The problem is those companies view it as their data for which you have no right to modify it. Let alone chose to transmit it at all.
Before anyone replies this would invalidate telemetry, ask yourself this question: "If you see a spike in data that makes no sense, isn't that an indication that somehow your data collection policies are pissing off people?"
I really don't have the time or malice to do this. I can and do move on to something else.
Giving a business your data is an act of charity. It should never be an expectation.
Yes, it costs more to collect the data manually. It usually costs more to behave ethically when you aren't legally required to.
> Yes, it costs more to collect the data manually.
Not just that, but you also get data biased to people willing to spend two hours answering questions for a $25 Amazon gift card.
Sure, but the whole point of this article was that the telemetry data is also biased.
There is no magic bullet. Your options are to get biased data the cheap way or the ethical way. Either way, the data is biased and you have to consider that when making decisions.
It doesn't just ethics, and I think it should be "first, do no harm", as in, first, be ethical.
Btw, opt-in metrics are ethical and cheap afaik. As for biased? all metrics are biased...
A business is not obligated to improve a service just because you donated your telemetry data.
If they stop improving, I'll stop paying them as well as stop giving them my data.
Alternatively the business could pay us to do that but obviously they resist the idea.
Not all software telemetry is that creepy, but things like google analytics definitely are.
It’s not as big of a deal now that most users upload everything anyway.
Are you suggesting companies spend 10x on manual user research? Are you willing to pay more for a product because of increased costs to understand what users actually want?
Besides, When we bought magazines the editors didn’t know what stories people were reading or what words you were spending more time reading. When you buy a tool the manufacturer doesn’t know how you use it. Why software gets a free pass at getting all that data for free without asking is beyond me. What I expect are for regulations to eventually hit this industry.
this is the reality of how businesses operate.
> product pricing and labor aren’t that tightly correlated.
If you're the staff accountant, sure. You're technically correct.
If you're the CFO and I'm trying to convince you we need to spend $1M on user research instead of $100K, you can be sure this is taken into account when modeling monetization strategies to recoup R&D costs.
It's the reality of how a subset of industry operates, which doesnt make it less wrong.
Move your analytics to the server and stop tracking my every mouse move and page scroll. Needing to know that stuff suggests you're either creepy or that your organisation is saturated with marketing and SEO wonks.
User research and analytics are two entirely different things. Your product will suffer if you neglect the first.
if they want to make their product better, that's what they should do, instead of drawing wrong conclusions from the limited data that telemetry gives you.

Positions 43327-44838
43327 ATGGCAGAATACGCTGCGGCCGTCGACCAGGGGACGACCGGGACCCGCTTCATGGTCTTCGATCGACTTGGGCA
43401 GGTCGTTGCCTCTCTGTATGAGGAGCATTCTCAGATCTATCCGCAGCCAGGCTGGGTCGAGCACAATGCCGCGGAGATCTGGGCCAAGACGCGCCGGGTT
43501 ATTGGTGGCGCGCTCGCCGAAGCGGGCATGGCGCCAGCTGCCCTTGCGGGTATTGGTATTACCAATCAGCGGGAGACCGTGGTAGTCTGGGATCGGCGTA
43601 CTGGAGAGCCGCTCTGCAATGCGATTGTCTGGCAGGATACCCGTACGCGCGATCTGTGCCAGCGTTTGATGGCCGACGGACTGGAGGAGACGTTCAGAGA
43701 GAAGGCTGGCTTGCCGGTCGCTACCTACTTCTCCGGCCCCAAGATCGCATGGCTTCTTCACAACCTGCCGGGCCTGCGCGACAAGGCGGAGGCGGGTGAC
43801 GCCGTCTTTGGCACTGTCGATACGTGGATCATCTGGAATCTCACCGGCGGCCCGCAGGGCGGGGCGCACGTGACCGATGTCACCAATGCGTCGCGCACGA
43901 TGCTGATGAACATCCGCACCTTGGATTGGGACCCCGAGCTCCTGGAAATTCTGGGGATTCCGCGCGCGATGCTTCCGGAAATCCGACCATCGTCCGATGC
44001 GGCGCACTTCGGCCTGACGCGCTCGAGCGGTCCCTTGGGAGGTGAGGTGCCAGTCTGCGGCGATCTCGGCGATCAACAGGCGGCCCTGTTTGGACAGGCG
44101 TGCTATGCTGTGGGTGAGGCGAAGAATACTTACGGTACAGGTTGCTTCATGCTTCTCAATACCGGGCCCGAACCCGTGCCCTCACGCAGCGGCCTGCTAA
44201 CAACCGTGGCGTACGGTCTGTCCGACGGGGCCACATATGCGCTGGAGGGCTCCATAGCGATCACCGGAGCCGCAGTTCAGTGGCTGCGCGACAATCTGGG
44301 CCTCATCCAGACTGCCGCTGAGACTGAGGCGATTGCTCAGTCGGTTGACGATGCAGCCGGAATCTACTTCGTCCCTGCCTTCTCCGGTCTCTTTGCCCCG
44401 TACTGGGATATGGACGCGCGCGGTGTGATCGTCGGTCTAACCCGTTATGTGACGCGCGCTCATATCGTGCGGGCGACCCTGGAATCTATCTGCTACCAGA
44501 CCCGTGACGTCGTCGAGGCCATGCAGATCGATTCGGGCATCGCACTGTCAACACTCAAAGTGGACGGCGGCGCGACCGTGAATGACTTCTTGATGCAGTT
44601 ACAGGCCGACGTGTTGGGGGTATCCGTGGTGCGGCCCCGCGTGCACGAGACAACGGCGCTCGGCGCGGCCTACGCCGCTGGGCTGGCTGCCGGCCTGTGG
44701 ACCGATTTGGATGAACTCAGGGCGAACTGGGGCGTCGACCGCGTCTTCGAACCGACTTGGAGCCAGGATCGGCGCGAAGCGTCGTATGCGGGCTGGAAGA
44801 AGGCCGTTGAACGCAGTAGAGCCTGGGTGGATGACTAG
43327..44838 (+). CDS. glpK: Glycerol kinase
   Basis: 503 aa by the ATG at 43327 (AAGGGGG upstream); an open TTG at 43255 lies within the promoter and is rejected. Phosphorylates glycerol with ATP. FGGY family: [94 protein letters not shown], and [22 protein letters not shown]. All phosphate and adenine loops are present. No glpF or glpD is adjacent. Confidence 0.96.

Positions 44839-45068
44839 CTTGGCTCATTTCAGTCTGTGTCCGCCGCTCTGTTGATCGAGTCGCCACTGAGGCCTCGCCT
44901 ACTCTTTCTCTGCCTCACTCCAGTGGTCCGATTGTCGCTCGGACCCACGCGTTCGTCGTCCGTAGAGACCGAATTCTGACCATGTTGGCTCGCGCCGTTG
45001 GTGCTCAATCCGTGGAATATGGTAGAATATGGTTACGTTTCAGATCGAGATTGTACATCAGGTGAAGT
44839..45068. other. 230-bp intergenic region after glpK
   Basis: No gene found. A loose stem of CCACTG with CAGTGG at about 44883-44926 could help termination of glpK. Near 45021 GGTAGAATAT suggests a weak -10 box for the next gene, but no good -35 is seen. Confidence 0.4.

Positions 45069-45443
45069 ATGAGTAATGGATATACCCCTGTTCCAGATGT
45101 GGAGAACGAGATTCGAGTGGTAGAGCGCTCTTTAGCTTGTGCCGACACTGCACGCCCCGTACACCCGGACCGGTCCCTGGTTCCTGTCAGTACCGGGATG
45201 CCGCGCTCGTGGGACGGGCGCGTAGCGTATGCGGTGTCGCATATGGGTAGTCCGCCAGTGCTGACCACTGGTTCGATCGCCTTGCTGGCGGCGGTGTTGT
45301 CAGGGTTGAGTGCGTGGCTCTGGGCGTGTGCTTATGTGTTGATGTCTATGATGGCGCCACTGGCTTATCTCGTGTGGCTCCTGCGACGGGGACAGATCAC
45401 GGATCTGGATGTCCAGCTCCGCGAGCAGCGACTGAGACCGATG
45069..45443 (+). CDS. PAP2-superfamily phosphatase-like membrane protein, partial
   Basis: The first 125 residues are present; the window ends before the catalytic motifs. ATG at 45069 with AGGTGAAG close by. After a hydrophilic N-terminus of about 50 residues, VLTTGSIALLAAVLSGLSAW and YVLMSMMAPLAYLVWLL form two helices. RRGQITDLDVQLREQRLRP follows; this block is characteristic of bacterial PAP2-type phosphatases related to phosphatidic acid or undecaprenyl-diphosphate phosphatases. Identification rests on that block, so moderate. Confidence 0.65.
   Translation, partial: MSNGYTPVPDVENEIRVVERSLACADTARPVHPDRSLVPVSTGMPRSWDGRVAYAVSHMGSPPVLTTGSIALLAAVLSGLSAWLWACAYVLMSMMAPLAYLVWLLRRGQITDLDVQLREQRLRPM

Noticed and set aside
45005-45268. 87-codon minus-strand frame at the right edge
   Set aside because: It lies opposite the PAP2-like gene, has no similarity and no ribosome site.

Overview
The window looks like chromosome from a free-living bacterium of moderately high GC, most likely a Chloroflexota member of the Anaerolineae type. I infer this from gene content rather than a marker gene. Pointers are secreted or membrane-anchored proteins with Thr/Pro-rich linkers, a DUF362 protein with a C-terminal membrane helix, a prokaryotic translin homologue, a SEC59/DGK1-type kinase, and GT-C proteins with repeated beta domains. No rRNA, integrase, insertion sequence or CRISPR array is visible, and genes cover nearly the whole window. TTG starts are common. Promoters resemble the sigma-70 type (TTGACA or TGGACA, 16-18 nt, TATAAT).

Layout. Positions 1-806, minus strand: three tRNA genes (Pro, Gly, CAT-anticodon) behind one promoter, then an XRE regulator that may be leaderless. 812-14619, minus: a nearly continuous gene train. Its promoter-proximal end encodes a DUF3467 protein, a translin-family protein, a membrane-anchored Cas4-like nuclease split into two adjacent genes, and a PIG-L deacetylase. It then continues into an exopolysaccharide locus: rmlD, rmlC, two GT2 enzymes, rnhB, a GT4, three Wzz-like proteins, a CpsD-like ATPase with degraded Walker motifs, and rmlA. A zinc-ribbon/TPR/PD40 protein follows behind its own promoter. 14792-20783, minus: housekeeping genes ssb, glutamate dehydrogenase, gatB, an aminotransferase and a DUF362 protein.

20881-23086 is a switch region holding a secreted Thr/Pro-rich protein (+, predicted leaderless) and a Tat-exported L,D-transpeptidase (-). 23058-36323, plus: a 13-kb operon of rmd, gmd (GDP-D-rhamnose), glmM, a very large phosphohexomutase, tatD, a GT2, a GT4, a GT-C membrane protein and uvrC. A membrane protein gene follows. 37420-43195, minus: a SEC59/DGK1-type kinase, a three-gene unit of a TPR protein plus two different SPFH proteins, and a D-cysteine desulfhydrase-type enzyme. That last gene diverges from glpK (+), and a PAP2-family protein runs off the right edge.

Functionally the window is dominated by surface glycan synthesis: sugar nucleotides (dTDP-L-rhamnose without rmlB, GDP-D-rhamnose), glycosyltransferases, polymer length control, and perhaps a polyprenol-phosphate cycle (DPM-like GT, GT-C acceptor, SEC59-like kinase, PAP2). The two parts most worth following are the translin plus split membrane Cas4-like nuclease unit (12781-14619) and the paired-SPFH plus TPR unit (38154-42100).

> Are you willing to pay more for a product because of increased costs to understand what users actually want?
It's your business. Add telemetry, have it turned off by a significant amount of your users which might not be an average representation of your user base.
So your go ahead and optimize for a biased subset, maybe even interpret some of that data wrong, and before you know it, for iterations later some fancy startup is stealing the show, because they simply read all the detailed complaints about your software on reddit and HN instead of jacking off to analytics data.
It tracked this, of course, by assuming that the mail would be opened in a web browser that would make requests for images.
He cancelled that decision:
"Logged opens for each newsletter are between 53% and 60% -- but an experiment a while back revealed that hundreds of you aren't logged, for various reasons around email security and that one guy who reads everything on a 1980's greenscreen monitor. Clicking of links depends massively on what's in the newsletter, plus the note in the previous sentence, but has gone as high as 41% of readers on one week this year."
Some folks seem to think analytics is the only way to get feedback from users.
Just ask me. Survey, email me directly, anything but siphoning all my data off to Google in the process.
Authentic question: how would a business know this otherwise in an actionable and effective way?
Maybe two cohorts. The people we're really sure about, and the ones we're pretty sure about. If they diverge, ask why.
Note that reCAPTCHA thinks you’re a bot if you block analytics…
The Textarea Cache Firefox extension https://addons.mozilla.org/en-US/firefox/addon/textarea-cach... is incredibly useful, but I keep forgetting to install it when I get to a new machine. I forget only once.
If you're running anything with an API, then unless somethings horribly wrong it's even easier: look at the number of requests being made to an API endpoint and spot check a few of the user identifiers (tokens, keys, whatever you're using) to see the variety of users.
All of this is assuming you're trying to merely investigate the volume of use of a feature, not trying to diagnose demographics. If you're trying to extract more fine-grained detail, I don't have as many answers; I hope others will chime in with constructive ways to get things like geographic demographics via server logs.
I don't use Google analytics but I have seen time and again vocal users who seem ignorant of their own usage of an application...and very much not representative of the majority.